I couldn't agree more Robert, I use my SPX800 for a few selected wedding shoots across the year, I crank it to 50meg, I find that handles info better in , more extreem lighting conditions, Photo guys that are not professional i find can't use extra light sources , The real Photo guys, "can" use light in a way that makes their product much better, when the rest are complaining that the lighting is not good for them.
Last few years we have used more dedicated low watt lights rather than the bad old days of Blasting many high wattage lights everywhere.
Comparing my Sony DSR570WSP on weddings to the SPX800, give me the Panasonic anyday, 50mbs and big 2/3 chips, Rock.
Cheers
Tom K
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Old May 27th, 2008, 08:25 AM   #5
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Sorry - I've never used the 500 - however,

I own the SPX800, a couple of 2000's and the 200a. The bigger cameras have all been used on both national productions/commercials, and they all have found themselves at weddings or live-events (with lower lighting) as well.

The 800 is incredible in low light - F13 at 2000 I think. All kinds of latitude to work with, even in crazy scenarios.

The 2000 loses a stop or two - F10 at 2000 I believe. Still - the pictures are stunning. Get a great HD monitor though (I always use the BT900, and sometimes the BT80 & BT1760). You'll need it for assuring focus.

If you're in a crazy condition, you'll probably start going pretty open on the lens. I use a Fuji 22x7.8 which has plenty of range, even before it starts to clamp down at tele. Even then, if you're running it at f/2.8 & faster, you'll get a great shallow depth-of-field, but you've gotta be dead nuts on the focus - something you'd be hard pressed to do without the monitor. The waveform comes in handy as well.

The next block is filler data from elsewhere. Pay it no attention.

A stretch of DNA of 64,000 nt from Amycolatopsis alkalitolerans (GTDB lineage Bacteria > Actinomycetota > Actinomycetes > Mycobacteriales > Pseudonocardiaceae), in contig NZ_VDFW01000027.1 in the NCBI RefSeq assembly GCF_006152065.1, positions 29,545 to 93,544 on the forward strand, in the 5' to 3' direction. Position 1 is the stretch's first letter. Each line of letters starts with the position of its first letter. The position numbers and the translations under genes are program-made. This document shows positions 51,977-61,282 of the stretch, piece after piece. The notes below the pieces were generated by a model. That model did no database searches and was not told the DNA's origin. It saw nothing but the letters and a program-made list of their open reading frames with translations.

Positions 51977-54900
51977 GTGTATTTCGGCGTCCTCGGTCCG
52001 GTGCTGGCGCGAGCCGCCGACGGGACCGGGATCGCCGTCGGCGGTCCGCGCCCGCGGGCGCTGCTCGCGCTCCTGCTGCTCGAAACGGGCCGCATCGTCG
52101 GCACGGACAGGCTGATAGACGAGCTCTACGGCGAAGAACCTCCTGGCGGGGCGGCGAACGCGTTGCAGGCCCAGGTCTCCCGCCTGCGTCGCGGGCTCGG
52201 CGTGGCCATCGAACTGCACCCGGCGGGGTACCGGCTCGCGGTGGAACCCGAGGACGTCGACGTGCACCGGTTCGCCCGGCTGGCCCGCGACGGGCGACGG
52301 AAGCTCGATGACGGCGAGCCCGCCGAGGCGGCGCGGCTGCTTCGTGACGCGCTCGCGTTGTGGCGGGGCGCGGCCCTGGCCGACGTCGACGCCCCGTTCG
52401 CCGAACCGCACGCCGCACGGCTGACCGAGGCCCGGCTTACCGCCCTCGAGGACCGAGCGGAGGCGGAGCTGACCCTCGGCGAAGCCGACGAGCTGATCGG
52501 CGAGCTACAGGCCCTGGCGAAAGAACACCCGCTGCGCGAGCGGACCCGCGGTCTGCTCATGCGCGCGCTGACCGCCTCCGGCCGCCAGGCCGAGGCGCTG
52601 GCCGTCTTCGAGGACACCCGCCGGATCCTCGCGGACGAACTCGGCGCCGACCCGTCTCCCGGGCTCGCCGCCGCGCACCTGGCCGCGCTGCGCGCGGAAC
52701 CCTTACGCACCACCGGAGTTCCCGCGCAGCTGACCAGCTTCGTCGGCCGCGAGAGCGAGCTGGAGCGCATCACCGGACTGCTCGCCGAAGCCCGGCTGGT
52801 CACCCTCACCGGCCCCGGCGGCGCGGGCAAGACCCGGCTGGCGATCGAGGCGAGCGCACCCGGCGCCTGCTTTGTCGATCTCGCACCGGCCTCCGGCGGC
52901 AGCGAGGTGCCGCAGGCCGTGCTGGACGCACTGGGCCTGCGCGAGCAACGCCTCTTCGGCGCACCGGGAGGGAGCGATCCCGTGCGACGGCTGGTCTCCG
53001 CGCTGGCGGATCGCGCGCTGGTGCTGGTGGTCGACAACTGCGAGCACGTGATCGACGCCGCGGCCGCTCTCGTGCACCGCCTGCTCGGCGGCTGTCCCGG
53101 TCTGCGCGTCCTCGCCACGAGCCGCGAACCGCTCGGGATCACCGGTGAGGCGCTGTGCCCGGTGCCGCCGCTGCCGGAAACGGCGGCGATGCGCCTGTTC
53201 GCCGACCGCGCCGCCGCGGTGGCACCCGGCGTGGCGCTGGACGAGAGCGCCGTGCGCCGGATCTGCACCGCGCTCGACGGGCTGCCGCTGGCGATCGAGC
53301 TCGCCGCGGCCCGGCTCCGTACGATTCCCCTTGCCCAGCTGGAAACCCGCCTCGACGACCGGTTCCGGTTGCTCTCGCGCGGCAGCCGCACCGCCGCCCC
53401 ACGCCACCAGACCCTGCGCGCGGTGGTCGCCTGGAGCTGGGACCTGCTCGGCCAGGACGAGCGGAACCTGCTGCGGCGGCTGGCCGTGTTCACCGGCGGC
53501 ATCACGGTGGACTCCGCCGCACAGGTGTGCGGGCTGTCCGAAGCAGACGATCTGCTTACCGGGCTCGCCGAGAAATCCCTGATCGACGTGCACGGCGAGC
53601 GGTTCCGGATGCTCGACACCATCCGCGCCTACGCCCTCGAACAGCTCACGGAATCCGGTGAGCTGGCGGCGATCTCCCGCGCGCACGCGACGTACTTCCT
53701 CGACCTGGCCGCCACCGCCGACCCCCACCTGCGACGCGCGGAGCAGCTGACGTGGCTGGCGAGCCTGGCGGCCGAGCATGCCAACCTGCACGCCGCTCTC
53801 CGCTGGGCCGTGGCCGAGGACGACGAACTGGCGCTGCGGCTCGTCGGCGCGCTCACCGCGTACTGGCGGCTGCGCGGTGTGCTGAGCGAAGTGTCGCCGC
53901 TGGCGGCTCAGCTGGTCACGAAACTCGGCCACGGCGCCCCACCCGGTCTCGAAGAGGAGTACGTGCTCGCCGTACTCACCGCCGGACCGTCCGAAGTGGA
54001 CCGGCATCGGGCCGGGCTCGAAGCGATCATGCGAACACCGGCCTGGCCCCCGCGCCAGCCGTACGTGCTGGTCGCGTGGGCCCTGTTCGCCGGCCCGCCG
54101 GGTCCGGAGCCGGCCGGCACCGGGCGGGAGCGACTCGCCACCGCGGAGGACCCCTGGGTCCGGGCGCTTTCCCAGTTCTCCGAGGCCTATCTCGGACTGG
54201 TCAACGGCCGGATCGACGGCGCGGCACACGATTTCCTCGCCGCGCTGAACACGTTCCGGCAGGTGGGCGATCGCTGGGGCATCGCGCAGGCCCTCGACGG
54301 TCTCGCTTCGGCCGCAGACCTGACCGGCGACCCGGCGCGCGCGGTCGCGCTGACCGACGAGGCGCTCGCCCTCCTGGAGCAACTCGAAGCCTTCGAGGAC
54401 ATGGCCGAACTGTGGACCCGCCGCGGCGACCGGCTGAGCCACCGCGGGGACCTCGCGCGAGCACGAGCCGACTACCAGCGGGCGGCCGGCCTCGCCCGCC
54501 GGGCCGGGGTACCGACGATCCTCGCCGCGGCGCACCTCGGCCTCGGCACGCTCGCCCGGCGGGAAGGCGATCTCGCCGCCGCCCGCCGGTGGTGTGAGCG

I tweaked the gamma/colors as well, and try not going above 3db if possible.
This was probably the most tricky part - It's easy to 'over color' your images. For events, I use a conservative color matrix, and a standard HD gamma (rather than the cine-gammas).

Many times I'm shooting 1080 60i, but going to 24p can certainly assist as well... Shot a belly-dancer that was solely illuminated by candle-light a few weeks ago - came out great. Even at 1/48th shutter the footage was very clean - I popped to 1/24th and tracked her carefully to minimize blur (with just a touch of frezzi light) - the picture was way 'brighter' than the room itself.

I would certainly think you could get similar results with the 500 - I would just think the picture would be a bit noisier overall.

BTW - the 200a is handy for B-roll, but I keep a frezzi on it with a diffuser and a dichro for some additional light in tough spots. Great pictures, but it's not the king of low light either. Fairly useable gain at 6db in a pinch, but prefer to stay at 3 or less. Definitely cleaner in the shadows than the 200.
Can't imagine trying to shoot someone from 100 feet away with it though.

Best of luck - good tools you're looking at...